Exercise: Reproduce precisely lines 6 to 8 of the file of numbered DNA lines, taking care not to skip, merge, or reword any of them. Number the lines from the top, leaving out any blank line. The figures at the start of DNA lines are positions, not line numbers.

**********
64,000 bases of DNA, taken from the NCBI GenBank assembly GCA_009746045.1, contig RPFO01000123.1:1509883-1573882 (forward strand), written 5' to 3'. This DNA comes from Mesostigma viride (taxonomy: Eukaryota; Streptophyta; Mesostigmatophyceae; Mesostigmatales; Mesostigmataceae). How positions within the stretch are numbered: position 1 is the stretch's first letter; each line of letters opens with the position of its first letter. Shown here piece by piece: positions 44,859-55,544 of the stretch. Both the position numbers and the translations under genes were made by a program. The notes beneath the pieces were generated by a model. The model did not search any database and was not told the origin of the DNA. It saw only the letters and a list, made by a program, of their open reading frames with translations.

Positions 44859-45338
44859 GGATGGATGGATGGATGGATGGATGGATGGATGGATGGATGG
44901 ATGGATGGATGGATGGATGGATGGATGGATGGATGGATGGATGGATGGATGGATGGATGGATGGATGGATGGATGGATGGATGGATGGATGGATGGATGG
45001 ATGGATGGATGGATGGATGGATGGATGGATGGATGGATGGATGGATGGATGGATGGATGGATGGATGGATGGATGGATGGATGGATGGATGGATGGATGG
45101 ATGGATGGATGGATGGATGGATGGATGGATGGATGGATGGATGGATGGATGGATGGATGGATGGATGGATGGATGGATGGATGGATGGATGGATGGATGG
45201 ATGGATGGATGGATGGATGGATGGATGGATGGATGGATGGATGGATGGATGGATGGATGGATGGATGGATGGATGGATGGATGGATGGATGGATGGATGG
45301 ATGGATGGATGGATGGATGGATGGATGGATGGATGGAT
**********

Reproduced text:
45101 ATGGATGGATGGATGGATGGATGGATGGATGGATGGATGGATGGATGGATGGATGGATGGATGGATGGATGGATGGATGGATGGATGGATGGATGGATGG
45201 ATGGATGGATGGATGGATGGATGGATGGATGGATGGATGGATGGATGGATGGATGGATGGATGGATGGATGGATGGATGGATGGATGGATGGATGGATGG
45301 ATGGATGGATGGATGGATGGATGGATGGATGGATGGAT